Along with these social games comes the economic part - virtual goods. Virtual goods are a huge form of currency online and generated around $2.2 billion (that's "billion" with a B) in revenue in 2009 alone. You know, 2009...when the economy was in the toilet? Spending for these goods is estimated to hit around $6 billion by 2013, meaning that virtual goods will become an even more popular commodity.

What is a virtual good?

Virtual goods are by definition non-physical objects  that are purchased for use in online communities or online games. For example, in Farmville, users can use real money to buy "coins" in the Farmville world. These coins are used to purchase things in the online store to help further their success in the game, such as buying seeds to grow more virtual crops (which can eventually be resold), animals and buildings. Sure coins have the ability to be earned but why not expedite your success with your wallet? 

These goods aren't limited just to gamers but have other places out in the market. Is it someone's birthday on Facebook? Use your Facebook credit account to purchase them a virtual birthday gift to post up on their wall. These "gifts" were initially free during their introductory period but as usage grew so did cost, making this a very lucrative component of Facebook's business.

Virtual Meets Reality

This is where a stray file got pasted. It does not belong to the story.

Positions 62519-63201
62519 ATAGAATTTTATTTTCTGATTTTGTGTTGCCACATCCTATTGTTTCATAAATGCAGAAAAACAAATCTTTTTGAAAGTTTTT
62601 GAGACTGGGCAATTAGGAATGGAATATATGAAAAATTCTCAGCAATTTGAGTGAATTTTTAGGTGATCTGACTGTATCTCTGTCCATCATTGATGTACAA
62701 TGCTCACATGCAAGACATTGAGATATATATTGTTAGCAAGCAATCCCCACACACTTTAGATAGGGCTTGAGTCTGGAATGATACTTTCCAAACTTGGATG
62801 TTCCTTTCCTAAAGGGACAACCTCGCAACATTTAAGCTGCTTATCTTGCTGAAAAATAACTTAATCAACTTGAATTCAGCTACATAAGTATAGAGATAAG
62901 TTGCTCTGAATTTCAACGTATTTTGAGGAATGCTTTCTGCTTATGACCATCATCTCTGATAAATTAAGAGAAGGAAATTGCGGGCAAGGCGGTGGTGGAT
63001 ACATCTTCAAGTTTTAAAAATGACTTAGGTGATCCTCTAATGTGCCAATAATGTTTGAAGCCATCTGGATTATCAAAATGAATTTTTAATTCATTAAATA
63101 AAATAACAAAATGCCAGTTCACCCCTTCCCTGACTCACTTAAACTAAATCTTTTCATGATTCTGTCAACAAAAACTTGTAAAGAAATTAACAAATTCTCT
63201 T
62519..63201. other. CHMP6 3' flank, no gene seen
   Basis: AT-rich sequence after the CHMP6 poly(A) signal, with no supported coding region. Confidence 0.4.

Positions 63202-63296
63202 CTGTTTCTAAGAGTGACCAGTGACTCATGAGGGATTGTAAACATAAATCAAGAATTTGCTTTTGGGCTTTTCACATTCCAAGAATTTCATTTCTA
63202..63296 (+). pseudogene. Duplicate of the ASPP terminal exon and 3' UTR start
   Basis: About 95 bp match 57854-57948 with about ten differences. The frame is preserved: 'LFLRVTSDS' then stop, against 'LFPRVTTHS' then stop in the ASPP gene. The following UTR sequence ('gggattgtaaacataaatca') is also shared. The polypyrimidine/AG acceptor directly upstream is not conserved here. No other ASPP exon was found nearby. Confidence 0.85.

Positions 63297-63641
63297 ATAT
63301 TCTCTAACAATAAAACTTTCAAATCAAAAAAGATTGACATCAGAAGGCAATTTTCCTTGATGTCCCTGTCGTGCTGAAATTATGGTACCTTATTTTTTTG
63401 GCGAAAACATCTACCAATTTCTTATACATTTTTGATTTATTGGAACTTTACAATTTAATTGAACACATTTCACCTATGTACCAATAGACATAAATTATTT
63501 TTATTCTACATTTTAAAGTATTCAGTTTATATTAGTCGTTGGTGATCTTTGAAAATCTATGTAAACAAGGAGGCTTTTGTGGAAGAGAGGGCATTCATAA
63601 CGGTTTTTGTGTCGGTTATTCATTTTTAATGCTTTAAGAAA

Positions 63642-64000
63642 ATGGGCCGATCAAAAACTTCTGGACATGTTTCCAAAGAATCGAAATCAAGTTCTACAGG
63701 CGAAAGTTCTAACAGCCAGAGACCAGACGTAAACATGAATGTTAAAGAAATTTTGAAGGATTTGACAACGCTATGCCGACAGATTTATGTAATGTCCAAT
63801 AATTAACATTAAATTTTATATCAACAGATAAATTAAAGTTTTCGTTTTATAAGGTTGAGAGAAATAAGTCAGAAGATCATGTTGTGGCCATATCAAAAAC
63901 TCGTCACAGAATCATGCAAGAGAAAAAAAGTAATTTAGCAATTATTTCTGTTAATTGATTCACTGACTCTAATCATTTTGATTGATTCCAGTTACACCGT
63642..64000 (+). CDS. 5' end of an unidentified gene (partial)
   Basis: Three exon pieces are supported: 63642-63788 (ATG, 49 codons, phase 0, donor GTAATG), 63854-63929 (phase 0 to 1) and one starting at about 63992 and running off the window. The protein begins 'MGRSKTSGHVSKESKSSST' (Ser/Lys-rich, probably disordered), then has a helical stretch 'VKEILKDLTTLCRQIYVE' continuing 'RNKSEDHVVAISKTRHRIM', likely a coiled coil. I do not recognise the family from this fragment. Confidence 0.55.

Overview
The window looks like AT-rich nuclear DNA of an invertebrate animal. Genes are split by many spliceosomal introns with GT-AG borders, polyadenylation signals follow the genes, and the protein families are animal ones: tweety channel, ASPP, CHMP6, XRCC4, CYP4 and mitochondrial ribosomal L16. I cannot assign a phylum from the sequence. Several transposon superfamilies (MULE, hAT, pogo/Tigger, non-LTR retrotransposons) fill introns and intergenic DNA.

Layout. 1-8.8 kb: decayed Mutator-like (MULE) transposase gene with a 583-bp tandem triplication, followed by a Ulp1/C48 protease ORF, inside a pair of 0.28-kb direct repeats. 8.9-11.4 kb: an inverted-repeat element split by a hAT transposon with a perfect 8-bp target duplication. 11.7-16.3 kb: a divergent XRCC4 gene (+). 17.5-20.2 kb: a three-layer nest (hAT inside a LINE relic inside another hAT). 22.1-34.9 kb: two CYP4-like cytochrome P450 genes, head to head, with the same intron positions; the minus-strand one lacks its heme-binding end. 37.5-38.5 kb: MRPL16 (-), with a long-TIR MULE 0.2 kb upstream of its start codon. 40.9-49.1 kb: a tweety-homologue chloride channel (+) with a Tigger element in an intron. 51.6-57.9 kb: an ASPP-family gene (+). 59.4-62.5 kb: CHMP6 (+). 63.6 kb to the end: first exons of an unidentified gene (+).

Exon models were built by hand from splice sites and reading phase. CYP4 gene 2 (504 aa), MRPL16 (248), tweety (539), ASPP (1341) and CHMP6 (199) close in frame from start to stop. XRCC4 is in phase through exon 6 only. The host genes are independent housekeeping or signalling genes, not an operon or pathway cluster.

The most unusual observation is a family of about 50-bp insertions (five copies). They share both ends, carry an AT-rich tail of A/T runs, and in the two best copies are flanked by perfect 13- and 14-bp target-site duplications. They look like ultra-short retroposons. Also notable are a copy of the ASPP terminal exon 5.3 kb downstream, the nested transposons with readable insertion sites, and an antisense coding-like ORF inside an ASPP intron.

It was only a matter of time until the virtual world of social games and brick and mortar establishments cross pollinated. Within the last week, Target announced that it will begin selling gift cards for Facebook credits. This business endeavor is expected to make up at least one third of Facebook's revenue. They aren't the first to embark on this path. Back in March, Zynga (creator of social games Farmville and Mafia Wars) announced that it would be selling prepaid game cards at retailers like Best Buy, Game Stop and Target. This puts these Zynga prepaid cards at over 12,800 different locations. What does this mean? Individuals can use their real money to purchase fake online money to use as a birthday card insert or future stocking stuffer. It's an abstract yet booming business.

So what's this have to do with incentive programs?

We've already seen how prepaid credits for social games have entered the gift card market. An obvious first thought would be program participants redeeming for these gift cards in a points-based rewards system. Where things could really take off would be taking out the middle man that is the gift card. What if the points that employees gained in their rewards system at work were transferrable into the virtual world? This method could blur the lines of the "cash vs. noncash" debate seeing how this type of redemption system would be most closely related to a cash reward. 

With that in mind, virtual awards could take things a step further. Instead of using points for "social currency," points would be redeemed for actual virtual goods. For example, in a Farmville setting, instead of redeeming points for "coins," one could redeem points for what those virtual coins would buy (such as seeds for crops buildings etc mentioned above). This method would completely eliminate any middle men of gift cards or virtual currency to truly make this concept more of a "noncash" incentive plan. These redemptions would be great solutions for low-cost gift choices and would help achieving work goals positively affect employee hobbies like gaming. The only way employees would be able to gain more levels and earn more potential on their social games would be to achieve work goals and earn points for those redemptions. 

The market for intangible awards is on the verge of explosion.

Or is it?

What do you all think?